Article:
3. Sarge: I think the fundogelical vision for America is a Christian version of Iran.

    DB: I suspect that this is a holdover law, possibly from colonial days. What irks me is that my tax dollars will go to defend and pay off the lawsuit on a legacy law which should have been pulled long ago.


  4. I wouldn’t be surprised if modern-day Iran studied Calvin’s Geneva and learned a few lessons.


  5. DB, my oldest son lives in Fernley, we visited him a couple years ago, and I have to say I was favorably impressed. If I was able to drive I’d probably have moved there.

    I saw an old sign to a town nearby, Mormon Station. I asked him if he’d ever actually seen a mormon in Mormon Station (a lot of places having names which have no basis in reality) and he told me that the only time he was sure he WASN’T looking at a mormon was when he was looking in the mirror.


  6. Shame on PA.

    On a side note, would you ever hire a company named “I Choose Hell”? The name doesn’t exactly give off an air of confidence or ability. I mean, this ranks up there with “You Could Do Worse” Plumbing or The “Not Bloody Likely” Rehabilitation Center.

    I mean what, is he saying he could have had a great life as an accountant or marriage counselor but instead he’s chosen the hellish life of filmmaking? Wtf? Yeah, well uh, I think I’ll go with “Love What I Do” Productions instead for my filming requirements.


  7. Chappie: I really don’t think that authoritarian regimes need to really study how to do it. I think they just adapted what the shah was doing and added Islam.

    Sarge: (and DB) We used to grocery shop in Lost Wages. Lone Pine, LV and Ridgecrest/Trona were about equal distance. I am amazed at the religious infiltration into Nevada. With the gambling, dancing and all, its an odd mix.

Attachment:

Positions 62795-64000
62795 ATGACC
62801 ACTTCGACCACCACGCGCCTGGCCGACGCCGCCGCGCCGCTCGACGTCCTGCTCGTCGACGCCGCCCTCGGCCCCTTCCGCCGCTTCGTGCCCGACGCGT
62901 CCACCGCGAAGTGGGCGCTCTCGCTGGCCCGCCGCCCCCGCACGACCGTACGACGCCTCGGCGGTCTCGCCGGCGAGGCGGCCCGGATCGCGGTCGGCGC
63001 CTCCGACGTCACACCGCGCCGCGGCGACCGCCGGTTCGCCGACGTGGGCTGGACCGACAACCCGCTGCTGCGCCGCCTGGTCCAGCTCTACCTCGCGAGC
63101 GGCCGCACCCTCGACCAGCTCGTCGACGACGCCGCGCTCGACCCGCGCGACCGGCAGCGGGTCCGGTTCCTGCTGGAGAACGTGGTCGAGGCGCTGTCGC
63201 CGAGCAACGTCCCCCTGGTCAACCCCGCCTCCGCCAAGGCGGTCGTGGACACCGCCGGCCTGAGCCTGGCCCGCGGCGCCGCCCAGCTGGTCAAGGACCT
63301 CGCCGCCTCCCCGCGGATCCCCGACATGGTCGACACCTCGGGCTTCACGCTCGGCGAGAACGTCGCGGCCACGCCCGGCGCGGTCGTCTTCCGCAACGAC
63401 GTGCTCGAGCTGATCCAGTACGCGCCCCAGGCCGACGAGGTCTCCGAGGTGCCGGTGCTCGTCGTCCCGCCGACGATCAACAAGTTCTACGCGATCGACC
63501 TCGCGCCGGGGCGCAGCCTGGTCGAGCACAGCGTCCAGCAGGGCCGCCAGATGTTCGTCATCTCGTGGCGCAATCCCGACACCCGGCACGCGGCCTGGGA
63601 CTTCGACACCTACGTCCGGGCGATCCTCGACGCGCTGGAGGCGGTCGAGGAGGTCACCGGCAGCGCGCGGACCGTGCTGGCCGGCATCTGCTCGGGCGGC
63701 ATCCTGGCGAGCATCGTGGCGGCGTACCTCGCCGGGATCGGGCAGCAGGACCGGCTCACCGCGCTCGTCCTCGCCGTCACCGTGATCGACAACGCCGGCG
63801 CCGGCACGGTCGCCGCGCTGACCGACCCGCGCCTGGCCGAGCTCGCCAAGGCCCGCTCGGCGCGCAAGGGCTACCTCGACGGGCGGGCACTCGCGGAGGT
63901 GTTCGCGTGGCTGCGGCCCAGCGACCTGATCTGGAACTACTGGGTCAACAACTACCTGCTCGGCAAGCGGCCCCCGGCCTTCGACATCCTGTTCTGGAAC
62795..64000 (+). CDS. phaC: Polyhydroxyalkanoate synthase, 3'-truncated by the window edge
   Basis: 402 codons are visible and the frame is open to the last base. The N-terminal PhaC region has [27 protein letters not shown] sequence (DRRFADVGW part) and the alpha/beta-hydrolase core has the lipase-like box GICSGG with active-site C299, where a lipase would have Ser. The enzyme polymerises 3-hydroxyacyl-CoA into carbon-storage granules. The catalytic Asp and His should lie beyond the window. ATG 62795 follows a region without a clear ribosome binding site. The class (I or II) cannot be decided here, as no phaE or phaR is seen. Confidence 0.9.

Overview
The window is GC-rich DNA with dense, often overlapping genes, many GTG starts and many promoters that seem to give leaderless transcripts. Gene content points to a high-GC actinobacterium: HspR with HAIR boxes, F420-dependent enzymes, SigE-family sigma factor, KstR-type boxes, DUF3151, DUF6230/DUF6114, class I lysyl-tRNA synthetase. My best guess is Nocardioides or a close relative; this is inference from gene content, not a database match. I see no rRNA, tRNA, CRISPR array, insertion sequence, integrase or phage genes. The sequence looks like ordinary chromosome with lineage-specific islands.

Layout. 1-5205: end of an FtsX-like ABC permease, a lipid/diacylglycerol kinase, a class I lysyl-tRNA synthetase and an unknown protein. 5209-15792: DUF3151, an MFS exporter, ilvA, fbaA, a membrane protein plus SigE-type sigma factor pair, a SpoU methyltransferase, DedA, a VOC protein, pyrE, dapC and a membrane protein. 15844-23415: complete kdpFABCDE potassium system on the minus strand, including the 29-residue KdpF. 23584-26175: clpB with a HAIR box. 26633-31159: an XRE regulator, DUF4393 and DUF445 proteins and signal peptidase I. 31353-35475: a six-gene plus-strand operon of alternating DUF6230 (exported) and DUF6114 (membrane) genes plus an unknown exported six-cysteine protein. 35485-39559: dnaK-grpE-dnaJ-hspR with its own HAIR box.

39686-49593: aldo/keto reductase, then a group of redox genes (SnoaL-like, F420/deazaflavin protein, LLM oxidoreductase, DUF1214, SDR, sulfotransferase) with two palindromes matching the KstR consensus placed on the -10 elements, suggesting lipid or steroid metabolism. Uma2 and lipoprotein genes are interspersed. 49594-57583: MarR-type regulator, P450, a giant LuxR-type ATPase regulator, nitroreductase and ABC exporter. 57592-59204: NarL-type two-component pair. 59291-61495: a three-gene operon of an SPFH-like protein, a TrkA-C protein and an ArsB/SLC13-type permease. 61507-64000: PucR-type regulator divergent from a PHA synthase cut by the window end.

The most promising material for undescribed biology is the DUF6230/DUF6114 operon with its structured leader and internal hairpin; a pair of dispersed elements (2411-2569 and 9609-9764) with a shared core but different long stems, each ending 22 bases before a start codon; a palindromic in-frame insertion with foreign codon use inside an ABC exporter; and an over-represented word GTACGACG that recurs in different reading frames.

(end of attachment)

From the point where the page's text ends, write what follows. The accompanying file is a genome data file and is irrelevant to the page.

Philly: Your rehab center name may be the most accurate I’ve seen. I agree, though. Loving what you do is the best way to produce a quality product.


  8. Sure didn’t stop them from latching onto Howard Hughes and soaking up everything available, did it?


  9. @ PhillyChief I agree that “I Choose Hell” is an odd name but maybe he was just trying to be catchy?

    There’s a bus tour company called Hades Day Tours whose motto is: “You’ll have a HELL of a good time with HADES”. Their business seems to be doing alright.


  10. Sarge: Is that what happened to Hughes’ millions? I remember the idiocy when he died intestate, but I don’t remember the outcome.

    Oz: Actually, that sounds like a company with a sense of humour (almost always a good sign).


  11. i’m glad i don’t live in your state. here in Alabama, no one in their right mind would name a company using swear words. what would a child think seeing a name like that on a movie?


  12. Anton: Yep, Troll. At least you aren’t using the cut an paste method. Think about the children? That’s original.


  13. Which swear words? “Choose”? Yeah, that’s pretty bad. You don’t want children growing up thinking they have choices. God forbid! Now I’m confused because you said words, as in plural. What words? You can’t tell me a good Christian like you doesn’t appreciate Hell, especially when it comes to children. I mean, the value of using that to scare the little shits into submission and obedience makes it a pretty valuable word for Christians, and productions? Well that’s like creations, so I don’t see how that would be bad for you.

    For me, Alabama is a swear word. Ugh. I shudder thinking of having to live there. I mean, I’m an only child, so I’d never get laid.